To investigate the clinical, genetic, and neuroradiologic data of biotin-responsive basal ganglia disease (BBGD) and clarify the disease spectrum.
We first investigated all patients attending our Division of Pediatric Neurology with a genetically proven diagnosis of BBGD between 2009 and 2011. All patients underwent a detailed medical history and clinical examination, extensive laboratory investigations including genetic tests, and brain MRI. Finally, we conducted a systematic review of the literature.
We enrolled 10 patients meeting the diagnostic criteria for BBGD, and analyzed the data on 14 patients from 4 previous reports. The BBGD occurred predominantly in preschool/school-aged patients in the Saudi population, but it was also observed in other ethnic groups. The typical clinical picture consisted of recurrent subacute encephalopathy leading to coma, seizures, and extrapyramidal manifestations. The brain MRI typically showed symmetric and bilateral lesions in the caudate nucleus and putamen, infra- and supratentorial brain cortex, and in the brainstem. Vasogenic edema characterized the acute crises as demonstrated by diffusion-weighted imaging/apparent diffusion coefficient MRI. Atrophy and gliosis in the affected regions were observed in patients with chronic disease. Early treatment with a combination of biotin and thiamine resulted in clinical and neuroradiologic improvement. Death and neurologic sequelae including dystonia, mental retardation, and epilepsy were observed in those who were not treated or were treated late.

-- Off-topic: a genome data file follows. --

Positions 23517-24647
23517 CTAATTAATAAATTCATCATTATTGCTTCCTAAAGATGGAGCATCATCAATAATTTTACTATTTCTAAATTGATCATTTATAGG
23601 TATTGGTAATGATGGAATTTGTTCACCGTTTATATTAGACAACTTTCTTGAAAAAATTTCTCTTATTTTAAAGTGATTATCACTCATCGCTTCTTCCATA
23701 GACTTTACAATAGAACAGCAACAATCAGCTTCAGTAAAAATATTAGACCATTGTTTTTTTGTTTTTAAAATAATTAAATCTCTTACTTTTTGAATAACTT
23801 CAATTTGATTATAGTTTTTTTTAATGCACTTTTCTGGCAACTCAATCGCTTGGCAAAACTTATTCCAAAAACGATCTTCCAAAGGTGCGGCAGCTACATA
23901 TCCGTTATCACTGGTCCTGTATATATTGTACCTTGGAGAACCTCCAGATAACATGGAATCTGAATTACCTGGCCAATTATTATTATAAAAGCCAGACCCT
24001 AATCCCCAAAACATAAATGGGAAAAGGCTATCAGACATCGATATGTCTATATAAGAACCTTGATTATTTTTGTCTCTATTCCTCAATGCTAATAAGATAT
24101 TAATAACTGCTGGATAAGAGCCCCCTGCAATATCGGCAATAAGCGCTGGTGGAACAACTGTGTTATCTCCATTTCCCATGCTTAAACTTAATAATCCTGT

BBGD is an underdiagnosed pan-ethnic treatable condition. Clinicians caring for patients with unexplained encephalopathy and neuroimaging showing vasogenic edema in the bilateral putamen and caudate nuclei, infra- and supratentorial cortex, and brainstem should consider this disorder early in the hospital course because a therapeutic trial with biotin and thiamine can be lifesaving.
"Typical MRI findings include cortical, subcortical white matter lesions, and bilateral abnormal signal intensity in the basal ganglia with less frequent involvement of thalami, brain stem, cerebellum and cervical spine    . Due to the similarity of clinical, biochemical, and MRI findings, BTBGD can be misdiagnosed as a mitochondrial disease  "
[Show abstract][Hide abstract] ABSTRACT: Biotin-thiamine responsive basal ganglia disease (BTBGD) is a rare metabolic condition caused by mutations in the SLC19A3 gene. BTBGD presents with encephalopathy and significant disease progression when not treated with biotin and/or thiamine. We present a patient of Mexican and European ancestry diagnosed with BTBGD found to have compound heterozygous frameshift mutations, one novel. Our report adds to the genotype-phenotype correlation, highlighting the clinical importance of considering SLC19A3 gene defects as part of the differential diagnosis for Leigh syndrome.
Molecular Genetics and Metabolism Reports 12/2014; 1:368–372. DOI:10.1016/j.ymgmr.2014.07.008
"Initial reports described a good response to biotin as a monotherapy . However, a recent description by Tabarki et al. reported that a high proportion of patients treated with biotin only showed recurrences of encephalopathy compared with those who received biotin and thiamine simultaneously . "